By Aviva Luttrell '15
Kevin Cullen ’81 (journalism) was sleeping during the early hours of June 23, 2011 when his phone wakened him. A friend in Ireland couldn't wait to tell him what he'd just heard on the news: notorious gangster James "Whitey" Bulger had been captured in California after almost 20 years on the run.
“A very large part of my professional life was spent chasing that guy and exposing him for what he was, and exposing the government for what it did,” says Cullen. “I immediately called Tommy Donahue, the son of one of Whitey’s murder victims, the family of which I’m pretty close to. There was a lot of sort of closure satisfaction.”
Cullen lived in South Boston during the 1980s when Bulger was at the height of his power. “He was the biggest criminal on the scene, and I couldn’t figure out when I was younger why he was not being taken off the street,” he says. “Everybody knew he was a bad guy and he killed people.”
Soon after joining the Boston Globe in 1985, Cullen began reporting on Bulger. In 1988, he was part of the Globe’s investigative team that exposed Bulger as an FBI informant. Recently, he co-authored a book along with fellow journalist Shelley Murphy titled, Whitey Bulger: America’s Most Wanted Gangster and the Manhunt That Brought Him to Justice. Cullen also spent more than 20 years covering the conflict in Northern Ireland. In 1997, he served as the Globe’s Dublin bureau chief, and after a year, moved with his family to London to serve as the paper’s chief European correspondent. He returned to the United States in 2001.
In 2003, he was part of the Globe’s investigative team which won a Pulitzer Prize for exposing the sexual abuse of minors by Catholic priests. “We didn’t have to get a Pulitzer to show that that was really important journalism, that we really changed things,” Cullen says, “and more than anything, we were a voice for the victims that had been ignored for so long.”
Cullen says he drew many parallels between the FBI and the Catholic hierarchy. Both, he said, value the institution over individuals. “The FBI looked the other way when Whitey was murdering people…and the Catholic Church was looking the other way protecting rapists. To me, both of those stories were about exposing institutional corruption.”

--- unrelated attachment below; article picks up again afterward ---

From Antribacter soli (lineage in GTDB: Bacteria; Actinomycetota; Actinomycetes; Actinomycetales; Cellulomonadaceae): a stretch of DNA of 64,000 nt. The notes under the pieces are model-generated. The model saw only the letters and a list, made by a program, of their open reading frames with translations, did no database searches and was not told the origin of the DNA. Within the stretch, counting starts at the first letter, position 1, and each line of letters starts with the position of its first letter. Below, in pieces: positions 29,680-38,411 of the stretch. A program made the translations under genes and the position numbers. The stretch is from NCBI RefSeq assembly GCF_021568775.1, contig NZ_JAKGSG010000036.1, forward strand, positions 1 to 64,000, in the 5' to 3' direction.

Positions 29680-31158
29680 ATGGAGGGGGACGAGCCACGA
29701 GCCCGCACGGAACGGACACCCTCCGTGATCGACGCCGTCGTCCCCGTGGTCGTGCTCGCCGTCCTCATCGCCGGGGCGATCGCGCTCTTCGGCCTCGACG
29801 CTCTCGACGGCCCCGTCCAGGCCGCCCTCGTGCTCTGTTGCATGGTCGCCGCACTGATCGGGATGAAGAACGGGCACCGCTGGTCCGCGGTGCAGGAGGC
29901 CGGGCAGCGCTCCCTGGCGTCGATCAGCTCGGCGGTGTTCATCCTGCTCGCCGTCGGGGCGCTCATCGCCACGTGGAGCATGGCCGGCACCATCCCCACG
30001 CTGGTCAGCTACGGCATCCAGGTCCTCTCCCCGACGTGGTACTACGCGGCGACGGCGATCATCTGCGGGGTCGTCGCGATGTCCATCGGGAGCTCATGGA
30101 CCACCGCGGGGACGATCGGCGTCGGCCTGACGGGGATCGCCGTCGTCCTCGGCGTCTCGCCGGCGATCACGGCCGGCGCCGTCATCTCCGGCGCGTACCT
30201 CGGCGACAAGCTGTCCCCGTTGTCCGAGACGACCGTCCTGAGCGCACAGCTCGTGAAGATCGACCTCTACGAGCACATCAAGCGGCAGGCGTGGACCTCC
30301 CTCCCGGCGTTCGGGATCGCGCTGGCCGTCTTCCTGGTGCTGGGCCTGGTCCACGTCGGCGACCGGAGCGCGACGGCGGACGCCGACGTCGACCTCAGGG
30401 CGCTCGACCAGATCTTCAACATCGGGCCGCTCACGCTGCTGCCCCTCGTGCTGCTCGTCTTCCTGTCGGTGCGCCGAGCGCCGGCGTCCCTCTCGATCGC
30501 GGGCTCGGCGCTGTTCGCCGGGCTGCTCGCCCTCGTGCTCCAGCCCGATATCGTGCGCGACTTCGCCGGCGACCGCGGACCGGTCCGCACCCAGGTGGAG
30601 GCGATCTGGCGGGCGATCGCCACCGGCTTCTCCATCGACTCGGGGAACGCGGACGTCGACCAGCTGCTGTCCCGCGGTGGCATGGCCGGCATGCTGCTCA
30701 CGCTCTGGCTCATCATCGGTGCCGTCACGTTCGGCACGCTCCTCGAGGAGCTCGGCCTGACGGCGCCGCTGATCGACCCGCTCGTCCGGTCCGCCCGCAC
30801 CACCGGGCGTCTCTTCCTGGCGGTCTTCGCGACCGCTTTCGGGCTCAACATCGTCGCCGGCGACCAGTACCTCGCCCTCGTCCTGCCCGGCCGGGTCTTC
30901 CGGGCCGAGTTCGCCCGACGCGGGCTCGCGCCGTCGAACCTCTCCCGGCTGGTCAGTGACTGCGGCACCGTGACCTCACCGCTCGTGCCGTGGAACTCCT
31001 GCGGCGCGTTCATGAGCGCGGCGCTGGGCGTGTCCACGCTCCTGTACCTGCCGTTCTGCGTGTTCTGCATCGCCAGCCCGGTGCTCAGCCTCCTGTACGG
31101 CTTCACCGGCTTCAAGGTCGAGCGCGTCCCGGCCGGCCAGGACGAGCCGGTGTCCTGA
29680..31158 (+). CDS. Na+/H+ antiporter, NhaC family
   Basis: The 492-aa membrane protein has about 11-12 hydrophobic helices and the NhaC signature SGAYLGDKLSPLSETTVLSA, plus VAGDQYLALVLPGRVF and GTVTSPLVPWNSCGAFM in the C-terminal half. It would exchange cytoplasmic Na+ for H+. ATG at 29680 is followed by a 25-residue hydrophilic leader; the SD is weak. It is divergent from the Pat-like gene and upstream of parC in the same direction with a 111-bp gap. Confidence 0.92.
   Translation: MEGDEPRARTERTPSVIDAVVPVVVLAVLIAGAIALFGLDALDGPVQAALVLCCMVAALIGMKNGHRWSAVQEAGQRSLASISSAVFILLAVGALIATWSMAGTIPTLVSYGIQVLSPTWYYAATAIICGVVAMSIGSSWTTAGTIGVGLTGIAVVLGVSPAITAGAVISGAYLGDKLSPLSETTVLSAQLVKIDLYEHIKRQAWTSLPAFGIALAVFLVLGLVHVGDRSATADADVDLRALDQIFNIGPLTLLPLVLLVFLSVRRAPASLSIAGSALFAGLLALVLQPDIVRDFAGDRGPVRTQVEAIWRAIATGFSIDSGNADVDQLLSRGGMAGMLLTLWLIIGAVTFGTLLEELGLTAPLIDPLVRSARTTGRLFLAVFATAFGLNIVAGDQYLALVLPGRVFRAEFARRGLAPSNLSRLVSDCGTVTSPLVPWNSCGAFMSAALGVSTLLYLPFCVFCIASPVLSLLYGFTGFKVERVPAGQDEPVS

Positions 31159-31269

In 2007, Cullen was promoted to metro columnist at the Boston Globe. His favorite stories to write, he says, are about ordinary people in extraordinary situations—the kind of story he sees losing its place in most newsrooms. “I have a contrary view on a lot of things,” Cullen says. “I’m not as intrigued with talking to the richest guy or the smartest guy or the most famous person. I’m much more interested in ordinary people,” he said. “If Heidi Klum came in tomorrow and somebody said they’d give me an exclusive interview with her, I’d say ‘no thanks.’”
While at UMass Cullen attended Trinity College in Ireland during his junior year. “Northern Ireland would not have become my beat, for lack of a better term, if I had not spent my junior year at UMass abroad,” he says. During his senior year, Cullen worked as a stringer for wire services such as the Associated Press, and upon graduation he got a job at the Holyoke Transcript-Telegram. From there, he took a job at the Boston Herald, and then moved on to the Boston Globe.
Cullen says the late Howard Ziff, founder of the UMass Journalism program, was a huge influence on him throughout his college career and beyond. Cullen took his first college journalism class with Ziff. “He told great stories about what it was like to be a street reporter, in his case, Chicago. I was just entranced by the whole thing. It just sounded like a romantic way to make a living,” says Cullen.
At the Holyoke Transcript-Telegram, most of the stories Cullen covered were about people living in poverty. Giving a voice to the poor, he says, is something every newspaper has an obligation to do. “It’s important for news organizations like the Globe, who have the resources, to stand up for the marginalized and say we will not allow the government to ignore these people,” he said. “I think that holding government accountable is probably the most important thing that journalism does.”
Aviva Luttrell '15 is a double major in communication and journalism.